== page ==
He analyzed his strengths and skills and cross-referenced them with his interests and passions. He looked at the needs of his organization and developed a role description for a new part-time position that would serve it well and keep him personally engaged and productive. This lower stress, part-time work would give him time and opportunity to ease up and achieve a better work–personal life balance. After significant discussions and negotiations with some of his colleagues, the role was created and the transition occurred.

 

A year later, the organization was finding great value in Doctor Deliberate’s work, and he remained engaged and stimulated. Of equal significance, he started to develop some personal interests and enjoy time with his children and grandchildren. After year two, the work time commitment was further decreased with full retirement in the immediate future.

Learnings: Organizations are often too busy to proactively consider the creation of a new role that can be helpful to both the organization and to a leader in transition. However, it may not be difficult for a leader to take the initiative and “sell” a new role to their organization. This is a classic win–win scenario. Top

 

Informal leadership

Doctor Generous has decided not to renew her leadership position and is planning to retire fully in the next few months. However, she remains passionate about the importance of physician leadership to the Canadian health care system and wonders how to continue to promote it in an informal, unpaid way. For the last few years, she has been attending the Canadian Society of Physician Leaders’ annual conference, which she has found very rewarding, and has developed a good network of contacts. She decides to maintain her membership even after retiring from active work and to continue to attend annually.  She hopes that she may be able to contribute to CSPL by volunteering to be on the meeting planning committee or, perhaps, creating a workshop of interest to the members. Top

 

Learnings: This is another example of an activity that may be time-limited or more long-term. It might be more appropriately considered a retirement activity rather than transition.

 

Back to the drawing board

Doctor Tentative has “done it all” in a long and varied clinical and administrative career. About 2 years ago, he retired from his leadership role, but continued with a part-time consultative specialty practice. He developed several outside personal interests and, after reflection, convinced that he was ready, he finally retired fully.  After 6 months, despite being quite active, he realized that he missed the social and intellectual stimulation of his previous work. He reached out and, in no small part because of his extensive and varied skills, his previous organization quickly re-engaged him in a consultative administrative role. He is working two days a week and is happy with this balance between work and partial retirement. Top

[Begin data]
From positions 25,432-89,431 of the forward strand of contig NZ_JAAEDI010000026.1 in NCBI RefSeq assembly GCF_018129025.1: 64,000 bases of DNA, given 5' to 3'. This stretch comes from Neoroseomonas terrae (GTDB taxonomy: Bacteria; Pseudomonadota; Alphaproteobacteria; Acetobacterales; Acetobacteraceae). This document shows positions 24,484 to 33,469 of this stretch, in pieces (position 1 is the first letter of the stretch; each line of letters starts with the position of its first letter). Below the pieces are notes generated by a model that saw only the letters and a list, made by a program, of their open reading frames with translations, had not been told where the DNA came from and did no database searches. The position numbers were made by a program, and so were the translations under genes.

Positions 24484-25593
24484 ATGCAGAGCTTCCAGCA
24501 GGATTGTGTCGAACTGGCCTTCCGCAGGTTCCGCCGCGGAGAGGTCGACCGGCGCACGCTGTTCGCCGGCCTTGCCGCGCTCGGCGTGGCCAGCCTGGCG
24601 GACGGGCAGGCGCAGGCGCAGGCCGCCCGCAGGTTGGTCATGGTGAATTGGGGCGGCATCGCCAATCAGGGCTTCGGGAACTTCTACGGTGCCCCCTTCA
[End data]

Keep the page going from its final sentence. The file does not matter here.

Learnings: Full-time retirement is not for everyone. For some leaders, continued work is integral to their sense of self and well-being, both intellectual and social aspects. However, the challenge is how to monitor the value of our work and our competencies as we get older. In addition, this is not an indefinite state and, at some future point, the journey to full retirement will occur and the challenge of transition remains. Top

 

Discussion

 

Personal finances, personal and family health, family support, and personal interests/activities are major factors in making the decision to retire. Although these factors are critically important in determining the approximate timing of retirement or indeed deciding whether we want to retire at all, the intent of this opinion piece was not to delve into them, but rather talk about the journey. This topic has been neglected in most discussions about retirement. However, for most of us, once we have decided that we are going to retire and have some ideas about timing, the challenge remains: how are we going to get there? How can we, at least in part, address the potential loss of meaning? As the above scenarios have illustrated, the journey to retirement is highly personal (like retirement itself) and may take place over a short timeframe or over many years. Top

 

I believe that personal engagement and buy-in is important for a transition to full retirement to be effective and gratifying. The L (Lead self) in the LEADS framework suggests that self-awareness and managing one’s own performance and health are characteristics of a strong leader. I suggest that the retirement journey phase of leadership requires these same characteristics and that serious reflection and planning will be a rewarding activity.